• Selling Method - Similar to the strategy above, worthwhile treasures can be inventoried and posted for sale on sites like Amazon, eBay and Craigslist. Higher value items could be consigned to auctioneers or galleries.

BOTTOM LINE - In an interview (video above) Nick says he found rare signs which were appraised by a PBS program for more than $100,000. He's also been in the news for finding Mayan artifacts worth $16,000. However, Nick says he prefers to hold his items as a collector, rather than sell them.

ALTERNATIVE MEDIA > For Dumpster Divers

FREE VIDEOS - Another place to find cutting edge dumpster diving information, posted by seasoned dumpster divers, is on YouTube.

YouTube has more than 400,000 Dumpster Diving Videos. More content than the average person has time to watch. However, there are some easy tricks for finding the best videos, quickly.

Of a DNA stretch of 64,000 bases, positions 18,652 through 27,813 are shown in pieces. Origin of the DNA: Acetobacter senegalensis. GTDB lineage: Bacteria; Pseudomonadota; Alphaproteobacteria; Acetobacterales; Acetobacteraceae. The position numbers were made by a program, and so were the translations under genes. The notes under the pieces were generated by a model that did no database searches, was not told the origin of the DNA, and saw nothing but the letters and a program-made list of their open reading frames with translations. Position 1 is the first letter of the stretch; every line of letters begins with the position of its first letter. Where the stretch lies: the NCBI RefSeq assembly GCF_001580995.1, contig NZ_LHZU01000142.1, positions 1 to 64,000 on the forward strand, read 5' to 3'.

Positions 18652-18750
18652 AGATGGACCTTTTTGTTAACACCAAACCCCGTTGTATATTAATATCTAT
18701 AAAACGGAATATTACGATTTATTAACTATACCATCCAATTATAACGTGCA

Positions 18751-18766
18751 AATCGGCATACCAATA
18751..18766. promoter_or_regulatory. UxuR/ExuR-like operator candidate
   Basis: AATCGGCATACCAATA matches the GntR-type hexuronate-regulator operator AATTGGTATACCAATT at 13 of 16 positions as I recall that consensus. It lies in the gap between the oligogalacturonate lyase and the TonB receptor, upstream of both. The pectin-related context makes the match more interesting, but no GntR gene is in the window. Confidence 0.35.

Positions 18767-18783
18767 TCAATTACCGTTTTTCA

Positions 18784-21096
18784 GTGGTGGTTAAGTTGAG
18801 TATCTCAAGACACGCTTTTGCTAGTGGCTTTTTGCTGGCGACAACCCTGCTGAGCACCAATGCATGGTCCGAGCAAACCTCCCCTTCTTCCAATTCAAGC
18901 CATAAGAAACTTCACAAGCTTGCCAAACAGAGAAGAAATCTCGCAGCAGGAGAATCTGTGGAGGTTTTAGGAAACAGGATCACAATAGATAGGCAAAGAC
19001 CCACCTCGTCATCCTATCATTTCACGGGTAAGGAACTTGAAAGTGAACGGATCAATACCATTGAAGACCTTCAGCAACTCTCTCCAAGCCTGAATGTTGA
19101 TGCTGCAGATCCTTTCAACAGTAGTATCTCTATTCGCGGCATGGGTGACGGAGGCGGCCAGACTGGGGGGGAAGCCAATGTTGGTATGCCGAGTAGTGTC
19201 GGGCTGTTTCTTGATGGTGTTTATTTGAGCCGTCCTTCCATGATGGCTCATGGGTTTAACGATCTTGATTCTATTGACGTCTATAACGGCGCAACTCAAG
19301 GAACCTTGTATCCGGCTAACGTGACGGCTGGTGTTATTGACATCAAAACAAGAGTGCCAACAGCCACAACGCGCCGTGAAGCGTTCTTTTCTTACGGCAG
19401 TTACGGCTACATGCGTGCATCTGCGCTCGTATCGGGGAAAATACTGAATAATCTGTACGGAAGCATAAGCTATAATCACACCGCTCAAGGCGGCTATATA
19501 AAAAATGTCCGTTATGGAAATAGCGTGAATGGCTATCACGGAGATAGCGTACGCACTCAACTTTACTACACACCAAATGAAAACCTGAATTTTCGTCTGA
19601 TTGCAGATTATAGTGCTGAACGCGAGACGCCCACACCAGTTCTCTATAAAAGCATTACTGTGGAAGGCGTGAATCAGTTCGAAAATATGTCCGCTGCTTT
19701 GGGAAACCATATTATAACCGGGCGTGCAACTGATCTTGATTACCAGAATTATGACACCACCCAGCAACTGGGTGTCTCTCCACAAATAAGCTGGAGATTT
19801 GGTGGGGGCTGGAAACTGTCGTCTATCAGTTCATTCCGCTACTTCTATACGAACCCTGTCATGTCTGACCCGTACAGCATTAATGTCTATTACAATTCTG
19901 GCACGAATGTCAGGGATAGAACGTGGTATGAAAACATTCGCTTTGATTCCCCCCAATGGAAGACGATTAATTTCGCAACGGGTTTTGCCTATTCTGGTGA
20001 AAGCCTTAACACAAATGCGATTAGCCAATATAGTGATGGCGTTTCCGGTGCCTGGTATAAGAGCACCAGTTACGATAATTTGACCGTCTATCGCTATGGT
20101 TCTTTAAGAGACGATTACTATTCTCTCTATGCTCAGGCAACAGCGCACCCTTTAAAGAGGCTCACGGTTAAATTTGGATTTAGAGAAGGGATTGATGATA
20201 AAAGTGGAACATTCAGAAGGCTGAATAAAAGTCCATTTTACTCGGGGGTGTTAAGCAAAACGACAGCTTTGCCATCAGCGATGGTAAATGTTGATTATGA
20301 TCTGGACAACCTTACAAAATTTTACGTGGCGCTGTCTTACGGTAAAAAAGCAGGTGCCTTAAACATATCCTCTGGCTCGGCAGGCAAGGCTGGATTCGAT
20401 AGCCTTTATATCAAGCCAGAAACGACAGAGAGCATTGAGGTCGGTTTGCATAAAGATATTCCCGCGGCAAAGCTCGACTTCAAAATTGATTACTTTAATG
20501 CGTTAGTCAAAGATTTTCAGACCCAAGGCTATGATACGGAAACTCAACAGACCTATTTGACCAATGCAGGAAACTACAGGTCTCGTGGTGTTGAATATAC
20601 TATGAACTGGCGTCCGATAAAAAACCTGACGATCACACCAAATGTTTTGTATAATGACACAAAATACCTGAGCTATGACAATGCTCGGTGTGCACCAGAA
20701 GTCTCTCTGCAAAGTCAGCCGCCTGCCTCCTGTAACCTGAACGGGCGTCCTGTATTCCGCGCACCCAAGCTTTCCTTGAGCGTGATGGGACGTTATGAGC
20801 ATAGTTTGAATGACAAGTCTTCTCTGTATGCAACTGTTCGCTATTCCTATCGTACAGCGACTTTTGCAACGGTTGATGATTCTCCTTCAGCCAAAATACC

Image (minus logo and art) courtesy of Tyne & Wear Archives & Museums.

The top videos generally get shared by viewers, which quickly adds to their view count. Checking Most Viewed Videos weekly (link below), can often lead to good information for profitable or time-saving tips.

However, finding the best information, sometimes takes a little digging to find the real gems. You can do this by paying close attention to viewer ratings given to the videos you're considering.

Image (minus logo and art) courtesy of The National Archives UK.

Generally, YouTube videos rated at least 80% positive by viewers, tend to have high quality information (ratings are located below videos), unless a topic is controversial. Then it's up to you to decide if it resonates with you.